What is the Cuban Embargo? What influence does the Oregon rent control ban have? What is life? All interesting and controversial questions, ones that might have been thrown at a Foothill Speech and Debate member while they attended the annual invitational tournament held at Stanford University.
Of the 19 members of the Foothill Speech and Debate team who attended this competition on Saturday Feb. 11 and Feb. 12, 13 participated in debates on campus and six participated in individual speech events at the Santa Clara Marriott.
Foothill students participated in four of the six different categories of debates that were available at the tournament: Lincoln Douglas, Parliamentary, Public Forum and Individual Event.
[soundcloud url=”https://api.soundcloud.com/tracks/307600790″ params=”color=de2020&auto_play=false&hide_related=false&show_comments=true&show_user=true&show_reposts=false” width=”100%” height=”166″ iframe=”true” /]
In Lincoln Douglas and Individual Event, students compete individually, while in Parliamentary Debate and Public Forum, debaters participate in teams of two.
The first topic for Parliamentary debaters regarded the removal of the Oregon ban on rent control, and the second topic discussed whether all Democratic senators should filibuster the nomination of Neil Gorsuch as the new Supreme Court justice.
Courtney Corbett ‘17 and her partner CJ Haberbush ‘17 were on the negation side for the ban of the rent control, meaning that they were arguing that the ban should stay in effect. For the second round, Corbett and Haberbush ran their topic as a value debate, because the word “should” in the statement indicates that morality is involved.
The two chose the value of “national health by Democratic standards” and utilized it to prove that Gorsuch is “morally and fundamentally against Democratic ideals,” therefore it is a moral obligation of the Democratic senators to filibuster him.
“We feel like we did relatively well,” Corbett said. “CJ and I were confident about it, and we work really well together.”
Foothill students also participated in Public Forum debates as well. Like in Lincoln Douglas debates, students in Public Forum analyzed only one topic for the entirety of the tournament, which regarded the trade sanction on Cuba. For each round, the participants were selected to either justify whether the embargo should be lifted or if it should be kept in place.
Ryan Sequeira ‘19, a Junior Varsity Public Forum debater, commented on his experience in this type of debate. He said, “I was a little nervous in the beginning, […] but as the debate continued, I slowly gained momentum and we really held a good argument against the team.”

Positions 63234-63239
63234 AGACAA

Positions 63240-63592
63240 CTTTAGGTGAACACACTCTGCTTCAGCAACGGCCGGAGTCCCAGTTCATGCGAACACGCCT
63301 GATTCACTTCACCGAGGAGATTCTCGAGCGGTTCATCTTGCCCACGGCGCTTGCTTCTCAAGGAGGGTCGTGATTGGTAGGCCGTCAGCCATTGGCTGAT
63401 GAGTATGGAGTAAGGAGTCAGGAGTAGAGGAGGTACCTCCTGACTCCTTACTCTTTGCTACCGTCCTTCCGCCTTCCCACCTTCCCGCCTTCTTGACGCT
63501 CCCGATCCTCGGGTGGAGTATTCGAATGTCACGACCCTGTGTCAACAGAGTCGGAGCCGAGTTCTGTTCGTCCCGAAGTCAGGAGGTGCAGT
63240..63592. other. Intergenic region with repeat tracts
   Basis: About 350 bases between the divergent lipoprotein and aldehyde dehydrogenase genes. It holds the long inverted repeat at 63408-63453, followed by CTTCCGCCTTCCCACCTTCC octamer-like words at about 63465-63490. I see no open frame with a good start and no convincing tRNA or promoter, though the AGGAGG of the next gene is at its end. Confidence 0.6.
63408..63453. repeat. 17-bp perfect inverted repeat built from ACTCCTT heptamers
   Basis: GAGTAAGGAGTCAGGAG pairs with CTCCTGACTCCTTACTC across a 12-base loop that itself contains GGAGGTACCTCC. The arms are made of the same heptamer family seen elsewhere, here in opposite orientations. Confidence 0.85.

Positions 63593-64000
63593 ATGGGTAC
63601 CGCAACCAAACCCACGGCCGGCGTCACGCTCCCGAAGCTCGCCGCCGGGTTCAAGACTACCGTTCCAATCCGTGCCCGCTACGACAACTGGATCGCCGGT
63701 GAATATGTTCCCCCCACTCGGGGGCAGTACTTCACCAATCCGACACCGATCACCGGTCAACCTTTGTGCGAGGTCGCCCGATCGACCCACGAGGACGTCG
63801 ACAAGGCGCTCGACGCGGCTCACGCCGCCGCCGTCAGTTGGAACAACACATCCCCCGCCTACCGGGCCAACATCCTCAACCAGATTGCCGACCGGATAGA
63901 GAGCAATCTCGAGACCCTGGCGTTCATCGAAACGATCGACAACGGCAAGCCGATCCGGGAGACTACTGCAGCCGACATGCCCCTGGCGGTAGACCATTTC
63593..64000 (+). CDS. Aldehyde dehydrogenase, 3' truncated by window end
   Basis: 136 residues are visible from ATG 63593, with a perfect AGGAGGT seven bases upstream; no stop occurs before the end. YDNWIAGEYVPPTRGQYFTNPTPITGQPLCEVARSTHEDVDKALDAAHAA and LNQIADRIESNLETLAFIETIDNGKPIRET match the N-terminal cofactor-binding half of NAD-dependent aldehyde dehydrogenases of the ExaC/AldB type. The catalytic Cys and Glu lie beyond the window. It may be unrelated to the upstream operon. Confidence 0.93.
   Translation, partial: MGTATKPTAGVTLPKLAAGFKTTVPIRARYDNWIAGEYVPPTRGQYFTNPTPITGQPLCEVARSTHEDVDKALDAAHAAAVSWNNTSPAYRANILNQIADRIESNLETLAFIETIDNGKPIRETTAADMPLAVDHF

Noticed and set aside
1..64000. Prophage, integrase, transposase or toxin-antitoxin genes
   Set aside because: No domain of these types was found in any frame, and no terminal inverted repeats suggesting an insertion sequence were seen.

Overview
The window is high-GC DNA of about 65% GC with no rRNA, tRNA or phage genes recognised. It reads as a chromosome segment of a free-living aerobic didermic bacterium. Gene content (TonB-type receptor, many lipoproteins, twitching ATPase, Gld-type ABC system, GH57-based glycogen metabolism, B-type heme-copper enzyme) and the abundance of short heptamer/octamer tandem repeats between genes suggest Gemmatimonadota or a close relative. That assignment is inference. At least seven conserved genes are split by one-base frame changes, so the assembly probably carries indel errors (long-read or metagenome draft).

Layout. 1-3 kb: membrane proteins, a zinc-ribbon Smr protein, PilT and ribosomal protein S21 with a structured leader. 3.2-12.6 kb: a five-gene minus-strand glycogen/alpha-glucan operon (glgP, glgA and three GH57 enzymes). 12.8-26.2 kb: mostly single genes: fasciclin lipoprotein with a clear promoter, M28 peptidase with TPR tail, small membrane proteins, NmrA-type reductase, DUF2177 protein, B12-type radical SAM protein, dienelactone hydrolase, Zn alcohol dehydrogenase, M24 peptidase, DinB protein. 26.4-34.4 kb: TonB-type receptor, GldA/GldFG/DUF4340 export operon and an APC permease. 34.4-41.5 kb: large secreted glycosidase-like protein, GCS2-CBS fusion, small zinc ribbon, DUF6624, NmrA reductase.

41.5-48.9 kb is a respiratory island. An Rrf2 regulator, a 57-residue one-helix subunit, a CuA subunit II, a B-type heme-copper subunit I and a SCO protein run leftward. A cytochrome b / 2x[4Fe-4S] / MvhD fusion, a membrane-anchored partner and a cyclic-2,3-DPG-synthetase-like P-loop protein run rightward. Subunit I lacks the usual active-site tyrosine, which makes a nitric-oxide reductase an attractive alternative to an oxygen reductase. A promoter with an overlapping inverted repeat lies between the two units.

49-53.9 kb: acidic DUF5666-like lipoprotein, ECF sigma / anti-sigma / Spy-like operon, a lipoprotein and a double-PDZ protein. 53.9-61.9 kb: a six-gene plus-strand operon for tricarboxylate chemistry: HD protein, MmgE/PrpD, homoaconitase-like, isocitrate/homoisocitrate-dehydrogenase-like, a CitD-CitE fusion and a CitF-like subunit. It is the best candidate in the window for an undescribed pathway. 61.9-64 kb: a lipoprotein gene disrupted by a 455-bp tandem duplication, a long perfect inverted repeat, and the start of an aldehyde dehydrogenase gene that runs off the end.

[soundcloud url=”https://api.soundcloud.com/tracks/307602992″ params=”color=c11616&auto_play=false&hide_related=false&show_comments=true&show_user=true&show_reposts=false” width=”100%” height=”166″ iframe=”true” /]
Many other members also felt as though they did not reach their full potential in the first round.
“The first round is always super rough,” varsity Public Forum debater Maizie Anders ‘18 noted. With her partner Eva Shumaker ‘18, she feels that “we definitely could have read through each other’s speeches, […] and in connecting pieces in the debate, we could have made them better.”
There were up to six different rounds for each of the competitors, depending upon type of debate, as well as their score in previous rounds. All varsity debaters must participate in six rounds – five for junior varsity – to determine whether they “break,” or if they obtained a higher score than their opponent in the majority of their preliminary rounds.
Varsity teams would definitely break if they had a record of 6-0 or 5-1, or they could break if they had a record of 4-2 or 3-3 with additional good speaker points. Junior varsity teams would break if they had a record of 5-0 or 4-1, and they could break with a 3-2 record with good speaker points.
Speech and Debate President Isaac Goldstein ‘17, who is varsity Parliamentary debater, believed that he and his partner Ryan Moore ‘18 did quite well in their rounds. The team broke with a record of 5-1 and finished as double octafinalists with a record of 5-2.
[soundcloud url=”https://api.soundcloud.com/tracks/307604264″ params=”color=de3030&auto_play=false&hide_related=false&show_comments=true&show_user=true&show_reposts=false” width=”100%” height=”166″ iframe=”true” /]
“I’m very happy with how we’ve done as a team,” Goldstein remarked. “I’m also fairly happy with how the team has done in general. We have had two of our teams break, and I think performance has been good all around.”
Corbett and Haberbush initially broke with a record of 4-2. They continued competing until they ended with a record of 4-3 and were crowned triple octafinalists.
There were even participants from different countries that flew to Stanford for this tournament, including from places such as Korea and Shanghai.
Several students from the National High School Debate League of China participated in this event. “Your opponents become a lot stronger because they are native speakers,” one of the students remarked. “You can have debates with Americans, which is very exciting!”
Overall, Foothill students feel they did well during this debate, and that this experience will help them prepare for upcoming State Qualifiers in March.
“I personally think I did very well and I think I’m very prepared for State Qualifiers,” Speech Captain Sydney Wilkov ‘18 commented. “[Everyone] bonded, and it was really great!”
Editor’s Note: CJ Haberbush and Ryan Moore are staffers on the Foothill Dragon Press. Neither one was involved in the writing or editing of this article.